Myo Myint Oo, Aung Min, and Than Min are being designated pursuant to E.O. 14014 for being or having been leaders or officials of the Government of Burma on or after February 2, 2021.
FORMER AND CURRENT BURMESE MILITARY OFFICIALS
Additionally, despite the international condemnation of the collateral damage caused by aerial attacks, Burma’s Air Force has continued to launch airstrikes against pro-democracy forces that have killed civilians and caused the displacement of tens of thousands of people. General Maung Maung Kyaw, who was previously the head of Burma’s Air Force and was designated pursuant to E.O. 14014 on February 22, 2021, was replaced by Htun Aung, who was previously the Air Force’s Chief of Staff, on January 12, 2022.
Htun Aung is being designated pursuant to E.O. 14014 for being or having been a leader or official of the military or security forces of Burma.
Hla Swe is an ex-military official and a former lawmaker under the military-associated Union Solidarity and Development Party who has admitted to helping to provide training and secure arms for pro-regime militias. Hla Swe is considered the man behind a pro-regime publication that regularly publishes death threats against members of minority groups.
Hla Swe is being designated pursuant to E.O. 14014 for being responsible for or complicit in, or having directly or indirectly engaged or attempted to engage in, actions or policies that threaten the peace, security, or stability of Burma.
FINANCIAL SUPPORT TO BURMA’S MILITARY REGIME
Htoo Htwe Tay Za is the adult daughter of Tay Za, who was designated pursuant to E.O. 14014 on January 31, 2022. The Tay Za family, including Htoo Htwe Tay Za, are directors and shareholders of numerous subsidiaries and associated companies of Htoo Group of Companies, which was designated pursuant to E.O 14014 on March 25, 2022, including at least one subsidiary developing properties on land leased from the Burmese military.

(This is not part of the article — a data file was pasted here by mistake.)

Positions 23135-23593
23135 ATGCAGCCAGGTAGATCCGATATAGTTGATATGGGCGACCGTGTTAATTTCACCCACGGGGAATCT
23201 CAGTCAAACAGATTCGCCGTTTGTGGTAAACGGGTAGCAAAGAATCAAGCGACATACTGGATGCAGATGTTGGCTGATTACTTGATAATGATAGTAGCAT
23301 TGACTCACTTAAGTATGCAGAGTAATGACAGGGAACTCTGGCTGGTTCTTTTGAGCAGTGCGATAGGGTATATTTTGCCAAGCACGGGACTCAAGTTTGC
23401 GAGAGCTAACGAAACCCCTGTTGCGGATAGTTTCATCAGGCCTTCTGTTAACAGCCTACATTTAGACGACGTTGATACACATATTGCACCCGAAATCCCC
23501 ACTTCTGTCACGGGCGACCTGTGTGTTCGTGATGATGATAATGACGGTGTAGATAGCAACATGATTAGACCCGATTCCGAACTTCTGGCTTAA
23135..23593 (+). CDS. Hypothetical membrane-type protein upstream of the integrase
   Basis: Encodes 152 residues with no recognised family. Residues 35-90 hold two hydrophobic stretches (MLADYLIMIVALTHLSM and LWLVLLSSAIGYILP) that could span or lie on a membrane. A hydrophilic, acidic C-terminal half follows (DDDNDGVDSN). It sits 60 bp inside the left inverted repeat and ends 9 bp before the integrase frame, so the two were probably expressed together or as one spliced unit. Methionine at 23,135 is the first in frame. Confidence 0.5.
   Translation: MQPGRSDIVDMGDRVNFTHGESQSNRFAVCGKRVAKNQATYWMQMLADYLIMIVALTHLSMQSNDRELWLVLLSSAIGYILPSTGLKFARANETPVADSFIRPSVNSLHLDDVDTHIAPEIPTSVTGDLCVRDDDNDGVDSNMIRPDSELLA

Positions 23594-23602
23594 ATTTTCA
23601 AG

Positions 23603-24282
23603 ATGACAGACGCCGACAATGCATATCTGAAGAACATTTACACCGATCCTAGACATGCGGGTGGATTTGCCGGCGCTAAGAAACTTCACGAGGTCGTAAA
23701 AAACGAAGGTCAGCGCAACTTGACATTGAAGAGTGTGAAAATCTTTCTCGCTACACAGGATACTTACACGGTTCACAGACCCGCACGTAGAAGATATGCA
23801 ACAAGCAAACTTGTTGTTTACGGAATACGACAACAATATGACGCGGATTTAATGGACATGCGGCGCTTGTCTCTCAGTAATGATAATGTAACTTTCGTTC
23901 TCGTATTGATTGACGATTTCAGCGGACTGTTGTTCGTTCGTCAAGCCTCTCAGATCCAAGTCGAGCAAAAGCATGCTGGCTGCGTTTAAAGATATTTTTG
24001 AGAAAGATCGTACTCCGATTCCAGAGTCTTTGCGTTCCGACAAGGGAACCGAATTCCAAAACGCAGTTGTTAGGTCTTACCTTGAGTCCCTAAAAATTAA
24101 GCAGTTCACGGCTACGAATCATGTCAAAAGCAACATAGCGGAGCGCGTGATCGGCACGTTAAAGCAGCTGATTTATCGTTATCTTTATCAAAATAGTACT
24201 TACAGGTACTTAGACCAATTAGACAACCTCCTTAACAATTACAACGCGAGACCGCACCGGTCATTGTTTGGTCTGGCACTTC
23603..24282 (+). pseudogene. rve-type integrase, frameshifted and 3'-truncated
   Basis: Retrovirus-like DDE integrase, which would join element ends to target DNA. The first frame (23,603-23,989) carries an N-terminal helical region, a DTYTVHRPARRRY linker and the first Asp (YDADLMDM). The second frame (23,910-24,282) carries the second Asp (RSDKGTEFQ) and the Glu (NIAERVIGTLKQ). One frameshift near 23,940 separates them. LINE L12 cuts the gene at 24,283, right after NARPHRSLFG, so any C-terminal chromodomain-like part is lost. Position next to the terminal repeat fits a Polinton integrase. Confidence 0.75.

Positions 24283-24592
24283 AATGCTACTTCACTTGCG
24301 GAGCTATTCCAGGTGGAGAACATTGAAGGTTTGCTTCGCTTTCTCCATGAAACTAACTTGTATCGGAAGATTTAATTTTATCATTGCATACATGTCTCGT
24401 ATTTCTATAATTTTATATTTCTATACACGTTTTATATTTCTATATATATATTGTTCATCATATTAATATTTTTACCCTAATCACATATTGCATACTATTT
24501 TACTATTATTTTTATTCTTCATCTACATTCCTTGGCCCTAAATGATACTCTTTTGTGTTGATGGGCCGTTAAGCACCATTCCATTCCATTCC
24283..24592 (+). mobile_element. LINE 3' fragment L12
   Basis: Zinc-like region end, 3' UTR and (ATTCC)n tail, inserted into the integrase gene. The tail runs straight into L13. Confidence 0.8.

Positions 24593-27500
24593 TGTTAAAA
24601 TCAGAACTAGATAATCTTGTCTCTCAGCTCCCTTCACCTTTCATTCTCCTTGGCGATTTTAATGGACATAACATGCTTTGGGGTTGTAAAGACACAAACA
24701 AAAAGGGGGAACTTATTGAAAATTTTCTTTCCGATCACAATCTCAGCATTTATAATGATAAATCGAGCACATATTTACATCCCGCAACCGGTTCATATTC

Htoo Htwe Tay Za is being designated for being an adult child of Tay Za, a person whose property and interest in property are blocked pursuant to E.O. 14014.
On January 26, 2022, the U.S. government issued a business advisory to inform the public of the heightened risks associated with doing business in Burma, “Risks and Considerations for Businesses and Individuals with Exposure to Entities Responsible for Undermining Democratic Processes, Facilitating Corruption, and Committing Human Rights Abuses in Burma (Myanmar).”
As a result of today’s action, all property and interests in property of the persons named above that are in the United States, or in the possession or control of U.S. persons, are blocked and must be reported to OFAC. In addition, any entities that are owned, directly or indirectly, 50 percent or more by one or more blocked persons are also blocked.
Unless authorized by a general or specific license issued by OFAC, or otherwise exempt, OFAC’s regulations generally prohibit all transactions by U.S. persons or within (or transiting) the United States that involve any property or interests in property of designated or otherwise blocked persons. The prohibitions include the making of any contribution or provision of funds, goods, or services by, to, or for the benefit of any blocked person or the receipt of any contribution or provision of funds, goods, or services from any such person.
The power and integrity of OFAC sanctions derive not only from OFAC’s ability to designate and add persons to the Specially Designated Nationals and Blocked Persons List (SDN List), but also from its willingness to remove persons from the SDN List consistent with the law. The ultimate goal of sanctions is not to punish but to bring about a positive change in behavior. For information concerning the process for seeking removal from an OFAC list, including the SDN List, please refer to OFAC’s Frequently Asked Question 897. For detailed information on the process to submit a request for removal from an OFAC sanctions list, please refer to OFAC’s website.